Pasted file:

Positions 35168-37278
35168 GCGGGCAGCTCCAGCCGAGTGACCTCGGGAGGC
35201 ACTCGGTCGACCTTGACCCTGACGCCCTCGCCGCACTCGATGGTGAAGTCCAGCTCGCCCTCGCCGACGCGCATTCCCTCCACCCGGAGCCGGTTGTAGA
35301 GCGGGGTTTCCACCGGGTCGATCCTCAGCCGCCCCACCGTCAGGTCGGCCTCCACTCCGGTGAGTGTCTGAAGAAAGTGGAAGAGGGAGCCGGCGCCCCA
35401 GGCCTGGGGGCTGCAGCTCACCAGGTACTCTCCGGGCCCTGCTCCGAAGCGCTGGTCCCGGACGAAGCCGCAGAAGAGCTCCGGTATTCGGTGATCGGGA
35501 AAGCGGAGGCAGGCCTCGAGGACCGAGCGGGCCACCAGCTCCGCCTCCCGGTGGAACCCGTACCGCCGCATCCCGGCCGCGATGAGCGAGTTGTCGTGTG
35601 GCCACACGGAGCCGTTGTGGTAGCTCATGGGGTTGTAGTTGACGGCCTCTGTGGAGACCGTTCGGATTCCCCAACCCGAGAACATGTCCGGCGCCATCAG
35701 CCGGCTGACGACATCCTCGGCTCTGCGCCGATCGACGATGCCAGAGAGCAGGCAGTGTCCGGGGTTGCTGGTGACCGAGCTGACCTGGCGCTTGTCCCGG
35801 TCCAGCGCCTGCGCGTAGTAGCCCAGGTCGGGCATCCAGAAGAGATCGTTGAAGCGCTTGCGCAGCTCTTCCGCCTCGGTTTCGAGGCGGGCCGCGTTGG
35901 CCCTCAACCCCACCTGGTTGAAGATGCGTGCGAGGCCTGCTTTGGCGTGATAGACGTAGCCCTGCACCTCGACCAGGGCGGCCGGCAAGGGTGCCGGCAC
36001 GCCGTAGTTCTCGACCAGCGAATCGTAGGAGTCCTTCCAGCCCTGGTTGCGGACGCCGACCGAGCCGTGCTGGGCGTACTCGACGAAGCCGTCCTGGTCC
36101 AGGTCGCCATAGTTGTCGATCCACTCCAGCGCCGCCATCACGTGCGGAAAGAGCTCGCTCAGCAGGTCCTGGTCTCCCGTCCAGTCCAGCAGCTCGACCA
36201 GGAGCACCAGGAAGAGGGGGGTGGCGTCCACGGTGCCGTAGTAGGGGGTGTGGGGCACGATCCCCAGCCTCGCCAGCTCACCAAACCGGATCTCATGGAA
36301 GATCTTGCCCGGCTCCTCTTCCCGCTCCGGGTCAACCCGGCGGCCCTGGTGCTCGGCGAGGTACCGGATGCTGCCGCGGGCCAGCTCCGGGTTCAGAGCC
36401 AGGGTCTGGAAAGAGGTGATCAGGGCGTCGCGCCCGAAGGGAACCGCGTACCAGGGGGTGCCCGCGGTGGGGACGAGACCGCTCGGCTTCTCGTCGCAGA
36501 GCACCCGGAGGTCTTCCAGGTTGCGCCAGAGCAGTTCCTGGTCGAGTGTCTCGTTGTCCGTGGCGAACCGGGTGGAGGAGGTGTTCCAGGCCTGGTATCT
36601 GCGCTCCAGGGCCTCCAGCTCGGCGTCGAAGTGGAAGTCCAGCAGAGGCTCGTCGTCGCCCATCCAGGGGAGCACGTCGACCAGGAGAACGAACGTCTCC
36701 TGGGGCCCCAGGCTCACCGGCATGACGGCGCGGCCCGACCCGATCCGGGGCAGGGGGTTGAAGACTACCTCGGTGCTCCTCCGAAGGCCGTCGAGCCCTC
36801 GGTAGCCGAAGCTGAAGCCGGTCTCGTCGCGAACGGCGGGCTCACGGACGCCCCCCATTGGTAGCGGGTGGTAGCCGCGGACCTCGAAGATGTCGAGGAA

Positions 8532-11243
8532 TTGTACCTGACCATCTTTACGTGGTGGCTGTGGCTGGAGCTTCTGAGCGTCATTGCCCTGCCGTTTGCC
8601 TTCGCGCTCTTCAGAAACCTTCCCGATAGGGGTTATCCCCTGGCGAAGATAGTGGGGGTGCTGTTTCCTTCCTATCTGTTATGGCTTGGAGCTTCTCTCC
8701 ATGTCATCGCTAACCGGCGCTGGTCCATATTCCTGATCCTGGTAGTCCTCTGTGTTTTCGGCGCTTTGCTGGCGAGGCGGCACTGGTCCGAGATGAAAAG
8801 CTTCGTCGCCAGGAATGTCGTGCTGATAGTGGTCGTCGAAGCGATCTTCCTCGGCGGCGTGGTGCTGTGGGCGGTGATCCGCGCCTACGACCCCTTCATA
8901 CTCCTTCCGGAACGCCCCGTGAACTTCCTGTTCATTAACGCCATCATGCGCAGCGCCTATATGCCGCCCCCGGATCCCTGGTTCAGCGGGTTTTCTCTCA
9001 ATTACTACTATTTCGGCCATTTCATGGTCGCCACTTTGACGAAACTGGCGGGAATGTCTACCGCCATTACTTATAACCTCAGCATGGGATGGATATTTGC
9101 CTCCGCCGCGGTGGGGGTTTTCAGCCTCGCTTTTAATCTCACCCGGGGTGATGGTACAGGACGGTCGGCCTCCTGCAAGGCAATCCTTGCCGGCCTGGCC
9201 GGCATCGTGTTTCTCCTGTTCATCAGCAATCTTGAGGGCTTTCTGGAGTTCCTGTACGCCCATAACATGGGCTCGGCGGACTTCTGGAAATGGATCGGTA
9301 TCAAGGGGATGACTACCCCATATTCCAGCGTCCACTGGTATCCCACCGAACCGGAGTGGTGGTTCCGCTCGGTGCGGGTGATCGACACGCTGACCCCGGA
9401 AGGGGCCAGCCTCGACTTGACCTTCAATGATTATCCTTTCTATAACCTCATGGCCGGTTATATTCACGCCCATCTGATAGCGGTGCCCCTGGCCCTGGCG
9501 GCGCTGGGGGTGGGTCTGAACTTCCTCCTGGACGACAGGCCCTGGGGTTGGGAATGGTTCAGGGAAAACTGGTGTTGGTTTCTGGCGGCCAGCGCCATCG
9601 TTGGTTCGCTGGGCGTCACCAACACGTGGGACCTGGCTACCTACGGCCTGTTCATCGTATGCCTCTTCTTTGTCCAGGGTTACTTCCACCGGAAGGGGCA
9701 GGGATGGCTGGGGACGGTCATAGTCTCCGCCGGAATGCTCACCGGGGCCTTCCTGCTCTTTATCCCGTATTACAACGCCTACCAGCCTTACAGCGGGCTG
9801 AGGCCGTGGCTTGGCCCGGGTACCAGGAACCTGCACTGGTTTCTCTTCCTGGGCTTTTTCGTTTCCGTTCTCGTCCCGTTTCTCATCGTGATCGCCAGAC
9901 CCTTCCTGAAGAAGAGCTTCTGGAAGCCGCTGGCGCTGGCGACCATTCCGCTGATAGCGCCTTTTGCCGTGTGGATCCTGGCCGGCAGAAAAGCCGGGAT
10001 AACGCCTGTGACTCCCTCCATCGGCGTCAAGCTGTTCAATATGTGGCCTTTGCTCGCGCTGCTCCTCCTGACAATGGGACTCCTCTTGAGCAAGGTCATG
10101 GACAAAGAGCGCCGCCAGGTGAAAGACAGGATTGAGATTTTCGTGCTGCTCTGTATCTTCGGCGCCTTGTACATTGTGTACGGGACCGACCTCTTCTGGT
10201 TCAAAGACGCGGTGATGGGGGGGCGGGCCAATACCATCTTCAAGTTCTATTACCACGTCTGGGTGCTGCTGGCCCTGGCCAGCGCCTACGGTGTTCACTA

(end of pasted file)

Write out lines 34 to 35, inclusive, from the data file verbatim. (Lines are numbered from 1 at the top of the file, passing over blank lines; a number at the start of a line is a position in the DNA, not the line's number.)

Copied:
9801 AGGCCGTGGCTTGGCCCGGGTACCAGGAACCTGCACTGGTTTCTCTTCCTGGGCTTTTTCGTTTCCGTTCTCGTCCCGTTTCTCATCGTGATCGCCAGAC
9901 CCTTCCTGAAGAAGAGCTTCTGGAAGCCGCTGGCGCTGGCGACCATTCCGCTGATAGCGCCTTTTGCCGTGTGGATCCTGGCCGGCAGAAAAGCCGGGAT